A Music Experience Like No Other

By Sherrie Negrea, August 25, 2020
Sara Haefeli adapts case-study approach for Music History course.

The students who signed up for MUTH 355 this fall will quickly learn that this is not your typical music history class. 

The course, which covers music after 1900, kicks off this fall with a unit on Beyoncé and then moves to Igor Stravinsky’s “The Rite of Spring,” music banned during the Third Reich, the development of Lincoln Center, experimental and camp-style music.

Instead of merely listening to lectures, students will work in small groups to explore six particular moments in music history and then collaborate to create projects for each unit. Their projects will use digital platforms such as podcasts, videos, or websites.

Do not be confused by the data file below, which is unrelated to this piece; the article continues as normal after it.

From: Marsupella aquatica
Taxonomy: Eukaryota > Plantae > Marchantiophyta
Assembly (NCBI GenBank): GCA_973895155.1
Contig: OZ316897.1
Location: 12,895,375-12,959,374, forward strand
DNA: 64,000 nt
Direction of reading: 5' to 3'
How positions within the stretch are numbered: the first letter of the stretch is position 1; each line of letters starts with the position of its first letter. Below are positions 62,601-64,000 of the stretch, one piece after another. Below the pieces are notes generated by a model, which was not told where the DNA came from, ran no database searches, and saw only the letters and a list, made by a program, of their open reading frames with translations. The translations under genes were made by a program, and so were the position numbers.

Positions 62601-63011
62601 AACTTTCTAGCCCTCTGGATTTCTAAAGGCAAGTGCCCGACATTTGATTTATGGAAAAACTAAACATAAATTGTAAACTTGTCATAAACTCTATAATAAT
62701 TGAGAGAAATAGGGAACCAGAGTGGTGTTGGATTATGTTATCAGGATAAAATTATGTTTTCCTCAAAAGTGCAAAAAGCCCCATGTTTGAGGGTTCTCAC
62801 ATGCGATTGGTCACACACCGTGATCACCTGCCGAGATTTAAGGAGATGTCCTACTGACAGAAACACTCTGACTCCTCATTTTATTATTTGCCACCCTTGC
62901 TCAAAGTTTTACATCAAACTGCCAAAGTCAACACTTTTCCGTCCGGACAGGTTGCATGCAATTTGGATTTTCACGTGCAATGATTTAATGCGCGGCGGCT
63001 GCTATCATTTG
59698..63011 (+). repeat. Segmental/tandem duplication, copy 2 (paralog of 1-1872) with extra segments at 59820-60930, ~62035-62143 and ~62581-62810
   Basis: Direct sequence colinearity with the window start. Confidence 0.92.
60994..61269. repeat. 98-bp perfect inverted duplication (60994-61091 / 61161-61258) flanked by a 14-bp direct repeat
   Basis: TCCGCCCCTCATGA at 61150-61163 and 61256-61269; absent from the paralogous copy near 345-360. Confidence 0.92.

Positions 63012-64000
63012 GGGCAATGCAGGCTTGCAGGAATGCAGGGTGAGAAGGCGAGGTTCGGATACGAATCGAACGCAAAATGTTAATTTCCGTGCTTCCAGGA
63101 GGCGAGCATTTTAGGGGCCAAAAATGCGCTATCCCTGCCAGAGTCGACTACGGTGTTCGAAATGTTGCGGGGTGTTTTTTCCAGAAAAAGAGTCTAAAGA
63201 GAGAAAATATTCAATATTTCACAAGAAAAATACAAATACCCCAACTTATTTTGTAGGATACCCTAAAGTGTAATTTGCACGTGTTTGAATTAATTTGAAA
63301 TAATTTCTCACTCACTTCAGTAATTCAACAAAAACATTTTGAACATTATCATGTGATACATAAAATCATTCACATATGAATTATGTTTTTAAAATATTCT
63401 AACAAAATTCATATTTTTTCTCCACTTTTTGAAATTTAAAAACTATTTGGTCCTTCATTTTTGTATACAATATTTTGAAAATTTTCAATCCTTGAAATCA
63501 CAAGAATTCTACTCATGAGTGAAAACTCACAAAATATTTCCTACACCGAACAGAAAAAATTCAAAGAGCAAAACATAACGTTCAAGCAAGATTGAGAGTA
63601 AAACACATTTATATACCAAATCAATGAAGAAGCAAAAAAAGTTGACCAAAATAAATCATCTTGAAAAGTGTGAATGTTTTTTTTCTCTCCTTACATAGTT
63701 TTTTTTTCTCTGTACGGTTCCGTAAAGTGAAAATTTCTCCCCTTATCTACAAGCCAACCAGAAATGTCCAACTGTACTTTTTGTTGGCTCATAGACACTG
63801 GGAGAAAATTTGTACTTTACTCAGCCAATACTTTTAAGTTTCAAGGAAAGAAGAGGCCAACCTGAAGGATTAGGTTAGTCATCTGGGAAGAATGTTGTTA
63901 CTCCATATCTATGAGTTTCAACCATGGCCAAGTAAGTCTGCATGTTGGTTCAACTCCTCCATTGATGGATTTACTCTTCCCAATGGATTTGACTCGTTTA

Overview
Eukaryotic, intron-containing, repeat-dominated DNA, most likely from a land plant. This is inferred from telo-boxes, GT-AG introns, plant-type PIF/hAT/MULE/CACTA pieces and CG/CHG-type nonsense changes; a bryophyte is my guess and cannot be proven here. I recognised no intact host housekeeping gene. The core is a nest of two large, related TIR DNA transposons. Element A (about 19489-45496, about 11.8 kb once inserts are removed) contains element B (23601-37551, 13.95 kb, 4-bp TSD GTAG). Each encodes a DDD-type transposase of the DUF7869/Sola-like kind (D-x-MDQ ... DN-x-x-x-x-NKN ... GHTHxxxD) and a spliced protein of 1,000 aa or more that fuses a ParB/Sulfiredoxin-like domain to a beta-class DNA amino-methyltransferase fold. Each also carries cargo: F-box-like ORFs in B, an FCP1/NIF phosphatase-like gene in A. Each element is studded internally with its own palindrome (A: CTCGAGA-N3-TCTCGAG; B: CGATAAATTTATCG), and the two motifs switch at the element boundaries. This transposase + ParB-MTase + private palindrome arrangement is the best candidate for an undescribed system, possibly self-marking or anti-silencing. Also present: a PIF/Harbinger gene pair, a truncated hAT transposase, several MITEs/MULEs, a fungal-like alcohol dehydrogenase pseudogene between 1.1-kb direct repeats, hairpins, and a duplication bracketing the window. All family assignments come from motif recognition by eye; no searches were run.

“I’ve really thought about how to accommodate all students in a virtual classroom.”

Sara Haefeli, associate professor

The case-study approach is easily adaptable to a virtual format, says Sara Haefeli, an associate professor who teaches three sections of the course. Each week, students will participate in an online discussion group to prepare for their Zoom class. They will work on their projects in online breakout rooms and then meet as a group with Haefeli to workshop their ideas.

“This is a class that you can easily do online,” Haefeli says. “I’ve really thought about how to accommodate all students in a virtual classroom.”

At the end of each project, students will reflect on their work, and their self and peer assessments will determine their grade.

“I no longer teach facts, because research shows we just can’t download facts into students,” says Haefeli. “It’s more important to teach students how to ask good questions.”